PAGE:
Quinn personally guaranteed loan for Kiev investors
Family and friends insulated from any losses
Bankrupt ex-billionaire Sean Quinn personally guaranteed his friends, associates and family when they piled into the €75m acquisition of a high-risk office building in Kiev in the Ukraine in 2006.
The guarantee, which the Central Bank last year told the Quinn Group it must honour, means that investors in the fund are guaranteed a steady return on their money and insulated from any potential losses incurred in relation to their investment in the 27,000sqm building.
The Sunday Independent understands that an attempt was made at the start of last year to change the ownership structure of the building in a move which might have made it more difficult for IBRC, formerly Anglo Irish Bank, to control 15 per cent of the building which is owned by Sean Quinn's family.
IBRC, however, stopped this move by challenging it in the Ukrainian courts.
Investors -- which include Quinn family members, former Quinn senior executives, Quinn Group employees and various Quinn family associates -- are, however, ring-fenced from any risk of change of ownership by Sean Quinn's blanket personal guarantee.
Some of the investors put zero cash into the no-risk fund (called the Quinn Geared Property Unit Linked Fund) but instead borrowed their entire investment in the building from Anglo Irish Bank.
Among these was Liam McCaffrey, Quinn Group's former chief executive, who borrowed €750,000 to invest in the building which was only secured on the investment itself and 27,000 shares he owned with his wife in Anglo Irish Bank. These shares became worthless after the bank was nationalised.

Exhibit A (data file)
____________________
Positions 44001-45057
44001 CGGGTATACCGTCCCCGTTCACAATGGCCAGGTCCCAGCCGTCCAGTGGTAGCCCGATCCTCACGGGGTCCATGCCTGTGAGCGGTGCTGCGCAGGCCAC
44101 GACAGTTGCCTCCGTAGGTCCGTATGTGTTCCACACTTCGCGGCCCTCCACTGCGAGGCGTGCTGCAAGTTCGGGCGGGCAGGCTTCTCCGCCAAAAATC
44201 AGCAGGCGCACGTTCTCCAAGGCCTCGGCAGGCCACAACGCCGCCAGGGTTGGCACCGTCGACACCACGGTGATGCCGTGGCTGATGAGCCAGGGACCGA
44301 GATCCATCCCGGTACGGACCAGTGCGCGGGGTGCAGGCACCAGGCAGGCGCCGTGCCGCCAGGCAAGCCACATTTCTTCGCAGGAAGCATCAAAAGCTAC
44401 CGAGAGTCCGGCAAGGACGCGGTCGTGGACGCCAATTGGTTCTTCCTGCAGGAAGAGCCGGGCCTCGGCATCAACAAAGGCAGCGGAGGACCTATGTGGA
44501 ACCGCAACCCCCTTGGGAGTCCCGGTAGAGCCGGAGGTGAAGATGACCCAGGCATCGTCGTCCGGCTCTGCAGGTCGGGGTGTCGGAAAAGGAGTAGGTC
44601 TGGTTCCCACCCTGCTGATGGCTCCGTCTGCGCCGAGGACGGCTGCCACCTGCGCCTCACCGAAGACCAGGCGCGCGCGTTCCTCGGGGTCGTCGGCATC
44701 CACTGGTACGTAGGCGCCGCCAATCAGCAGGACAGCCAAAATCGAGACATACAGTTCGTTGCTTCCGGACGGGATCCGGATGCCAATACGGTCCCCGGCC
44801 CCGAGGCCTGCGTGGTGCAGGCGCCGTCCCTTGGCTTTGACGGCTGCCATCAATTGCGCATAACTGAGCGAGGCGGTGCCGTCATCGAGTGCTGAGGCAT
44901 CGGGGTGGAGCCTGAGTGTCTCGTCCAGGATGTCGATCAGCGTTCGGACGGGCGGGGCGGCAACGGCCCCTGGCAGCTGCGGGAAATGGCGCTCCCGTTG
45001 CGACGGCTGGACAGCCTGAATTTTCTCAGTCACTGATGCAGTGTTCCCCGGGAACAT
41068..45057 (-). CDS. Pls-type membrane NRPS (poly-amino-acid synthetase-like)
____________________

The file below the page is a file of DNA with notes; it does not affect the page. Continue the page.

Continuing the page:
Mr McCaffrey took a 5 per cent stake in the building, with other Quinn senior executives, associates and friends owning another 35 per cent.
Clients of Quinn Life, primarily employees of the Quinn Group, own another 45 per cent stake, with the Quinn family itself believed to hold the remaining shares in the building.
The Quinn Group declined to respond to questions on the fund or its potential exposure to Quinn's guarantee.
In a separate development, IBRC threatened Sean Quinn with jail last Friday after the bank launched contempt proceedings against him, claiming he was blocking it from seizing international properties worth hundreds of millions that include a giant €60m shopping centre in Kiev.
IBRC accused Quinn of stripping assets from various overseas companies to prevent it from securing money it is owed.
It accused members of his family of facilitating the transfer of two assets -- the Kiev shopping centre and the €140m Kutuzov Tower in Moscow -- into the control of Belize and the British Virgin Islands companies of unknown ownership.
Paul Gallagher, senior counsel for IBRC, said: "The effects of what we say is the contempt, is continuing to happen, it's happening very quickly and the damage we are trying to stop will have happened in other jurisdictions."
The application for a contempt order also named Quinn's nephew Peter Quinn and his son Sean Jnr. IBRC claimed last year that the Kutuzov Tower was sold by Sean Quinn's five children to their cousin Peter for €1,000.
The Quinn family's legal representatives said in court they denied breaching the injunction. If the bank's motion succeeds, Sean Quinn, Sean Jr and Peter Quinn could be jailed until they purge their contempt.
The IBRC claims it is owed €2.88bn by the Quinns.
The family denies this and is counterclaiming the bulk of the loans were advanced to illegally support Anglo's share price when it began to collapse after Ireland's property bubble burst.
Sunday Indo Business